info@worldspinecare.org

29
May

Bringing Spine Care to the Under Served in the Dominican Republic: The Volunteer Experience

This month, we’re thrilled to introduce you to Alan Bertolero DC, who is currently serving as one of the Clinical Supervisors at the World Spine Care Clinic in Moca, Dominican Republic, where low back pain is the 2nd leading cause of disability after headache disorders.[1]

The Moca Clinic is located in a rehabilitation center run by the Patronato Cibao de Rehabilitación. It is located on the site of the public hospital in Moca. The project is a collaboration between the Patronato Cibao de Rehabilitación, the Fundación Sol Naciente, local government and the Ministry of Higher Education (supporting the scholarship recipients) in the Dominican Republic, and World Spine Care.

Alan sat down with Stefanie Ince, Executive Director, to share some of his thoughts on his work in Moca.


SI: Thanks for taking the time to chat with me Alan! First of all – What inspired you to take on the role of Clinical Supervisor at the WSC Moca Clinic in the Dominican Republic? 

Image of Alan Bertolero treating a patient in the Dominican Republic

AB: As I was getting close to graduation from my chiropractic program, I was looking to do something with my new abilities that could be more far reaching and profound. I found out about World Spine Care while listening to Dr. Dean Smith’s Chiropractic Science Podcast, and I saw that the organization’s mission and  vision was directly in line with the kind of experience I was hoping for. I knew that if I stayed and worked as a chiropractor locally, I would probably touch thousands of lives throughout my career, but by working as a Volunteer with World Spine Care, I had the chance to be a part of something that would be positively affecting an entire country of over 10 million people.

SI: What would you say is the most important thing you’ve learned so far in your role as Clinical Supervisor?

AB: Patience. Patience. And more patience. Things often do not go as planned, people do not follow through, and things just take significantly longer here than I am used to. This has taught me something important that I did not expect. Where I am from, everyone is in a rush and we start to get angry if things take five minutes longer than they should. Being impatient does absolutely nothing, but make you angry. Take a breath, relax, and be comfortable waiting. It would serve everyone to gain this skill.

By working as a Volunteer with World Spine Care, I had the chance to be a part of something that would be positively affecting an entire country of over 10 million people.

SI: How has this experience of volunteering for World Spine Care changed you?

AB: Being away from my family and friends in the comfort of where I grew up has caused me to be more independent and has built confidence in myself. “Be comfortable with being uncomfortable” as my college basketball coach used to say. With that being said, we do have friends of World Spine Care here in Moca that help ease the transition, along with everyone at World Spine Care who do their best to help out the volunteers. With this experience, I know that by the time I come back to the U.S., I will have built up the confidence and skills necessary to get things done efficiently and effectively.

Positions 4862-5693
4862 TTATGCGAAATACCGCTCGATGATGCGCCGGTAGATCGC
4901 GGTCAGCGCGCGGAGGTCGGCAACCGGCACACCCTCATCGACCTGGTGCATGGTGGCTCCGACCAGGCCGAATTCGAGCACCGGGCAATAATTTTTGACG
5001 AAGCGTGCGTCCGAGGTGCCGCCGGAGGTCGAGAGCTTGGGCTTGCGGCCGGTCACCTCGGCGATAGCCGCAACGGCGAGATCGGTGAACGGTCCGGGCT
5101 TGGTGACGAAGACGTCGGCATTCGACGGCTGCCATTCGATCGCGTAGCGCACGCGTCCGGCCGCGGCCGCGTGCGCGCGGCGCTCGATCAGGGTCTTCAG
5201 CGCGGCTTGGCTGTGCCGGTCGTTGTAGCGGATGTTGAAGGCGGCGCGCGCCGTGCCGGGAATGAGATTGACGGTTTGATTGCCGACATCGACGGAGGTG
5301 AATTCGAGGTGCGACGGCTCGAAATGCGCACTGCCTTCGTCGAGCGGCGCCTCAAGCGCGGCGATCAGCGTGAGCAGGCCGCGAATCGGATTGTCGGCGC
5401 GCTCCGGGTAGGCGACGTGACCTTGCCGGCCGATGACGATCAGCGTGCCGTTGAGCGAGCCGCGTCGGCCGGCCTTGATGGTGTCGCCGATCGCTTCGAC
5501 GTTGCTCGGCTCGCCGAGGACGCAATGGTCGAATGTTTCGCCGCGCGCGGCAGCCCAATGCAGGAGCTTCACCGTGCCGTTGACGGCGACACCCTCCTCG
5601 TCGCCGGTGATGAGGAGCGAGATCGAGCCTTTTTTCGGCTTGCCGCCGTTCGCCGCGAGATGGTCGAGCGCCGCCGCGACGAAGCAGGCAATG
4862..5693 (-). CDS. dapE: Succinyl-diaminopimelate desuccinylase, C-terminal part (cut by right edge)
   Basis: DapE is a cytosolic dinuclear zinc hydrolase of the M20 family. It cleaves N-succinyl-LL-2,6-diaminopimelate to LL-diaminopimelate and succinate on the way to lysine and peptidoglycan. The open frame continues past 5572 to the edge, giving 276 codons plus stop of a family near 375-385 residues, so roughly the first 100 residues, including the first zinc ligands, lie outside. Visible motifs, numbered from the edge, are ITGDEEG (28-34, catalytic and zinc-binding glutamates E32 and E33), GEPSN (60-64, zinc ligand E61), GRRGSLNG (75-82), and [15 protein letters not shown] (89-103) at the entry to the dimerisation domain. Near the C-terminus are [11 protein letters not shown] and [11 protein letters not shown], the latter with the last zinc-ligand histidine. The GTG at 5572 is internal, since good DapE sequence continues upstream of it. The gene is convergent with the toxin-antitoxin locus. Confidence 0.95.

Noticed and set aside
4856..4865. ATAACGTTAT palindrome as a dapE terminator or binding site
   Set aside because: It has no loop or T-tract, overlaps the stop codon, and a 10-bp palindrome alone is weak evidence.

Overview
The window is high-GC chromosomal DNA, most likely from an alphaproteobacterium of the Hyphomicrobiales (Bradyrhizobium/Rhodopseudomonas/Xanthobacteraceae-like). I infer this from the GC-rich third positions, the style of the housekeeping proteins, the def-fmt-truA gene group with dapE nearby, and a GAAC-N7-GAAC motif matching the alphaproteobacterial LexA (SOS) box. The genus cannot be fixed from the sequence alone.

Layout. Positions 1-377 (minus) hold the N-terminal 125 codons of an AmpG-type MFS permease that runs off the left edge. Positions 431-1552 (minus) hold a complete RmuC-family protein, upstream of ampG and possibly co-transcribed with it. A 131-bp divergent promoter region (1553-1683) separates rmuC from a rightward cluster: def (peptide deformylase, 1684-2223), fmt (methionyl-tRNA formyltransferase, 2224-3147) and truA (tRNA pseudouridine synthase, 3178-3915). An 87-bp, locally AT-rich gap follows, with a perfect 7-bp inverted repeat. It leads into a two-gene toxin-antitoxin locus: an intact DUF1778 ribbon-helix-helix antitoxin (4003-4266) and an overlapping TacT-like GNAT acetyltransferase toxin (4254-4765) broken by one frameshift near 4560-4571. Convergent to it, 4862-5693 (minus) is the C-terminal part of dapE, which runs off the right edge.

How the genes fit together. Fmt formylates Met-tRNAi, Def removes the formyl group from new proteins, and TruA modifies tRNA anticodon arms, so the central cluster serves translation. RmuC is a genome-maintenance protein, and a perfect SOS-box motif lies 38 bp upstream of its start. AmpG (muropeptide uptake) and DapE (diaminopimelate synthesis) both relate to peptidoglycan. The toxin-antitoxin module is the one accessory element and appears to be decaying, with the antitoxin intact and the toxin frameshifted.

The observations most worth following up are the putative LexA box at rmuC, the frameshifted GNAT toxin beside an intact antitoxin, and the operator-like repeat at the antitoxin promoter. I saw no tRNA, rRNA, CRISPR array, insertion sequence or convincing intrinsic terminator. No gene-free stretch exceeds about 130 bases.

SI: If you could describe working for World Spine Care in the DR in one word, what would it be and why?

Selflessness. I am constantly amazed at the amount of selfless people that work for World Spine Care who simply want to decrease the burden of spine pain around the world. There is no big pay out, or a huge amount of fame attached to this type of work, and the amount of work and effort that is put into it is no easy task, but everyone does their job effectively and with a positive, contagious attitude.

SI: How are patients suffering with spine pain different in the Dominican Republic than in other areas where you have worked?

AB: For people with spine pain in the Dominican Republic, going to a manual therapist often does not even enter their minds as a possibility due to it not being available –  or because of a lack of knowledge of this type of treatment.  Although the cases that I have seen here are more or less the same as where I am from in the United States, the treatment they have received is different.  Often patients  don’t feel that they have the ability to take their health into their own hands and instead rely on a medical doctor to take care of their pain.

View of Samaná, Dominican Republic

I have treated a lot more patients with prior surgeries and/or more conditions that have progressed further than where I am from. As soon as we give them confidence and promote self-efficacy, I see that they want to actively be a part of their own healing. I have less trouble getting people to do their home care exercises here because they are excited to be a part of the healing process. It’s really good to see that we can make a real difference in patients’ lives.


On behalf of all of us at World Spine Care, and the thousands of patients being helped in the Moca Clinic, thank you for the work you do Alan!

To learn more about getting involved with World Spine Care, visit our Take Action page.


[1] http://www.healthdata.org/dominican-republic

Photos Courtesy Alan Bertolero, DC

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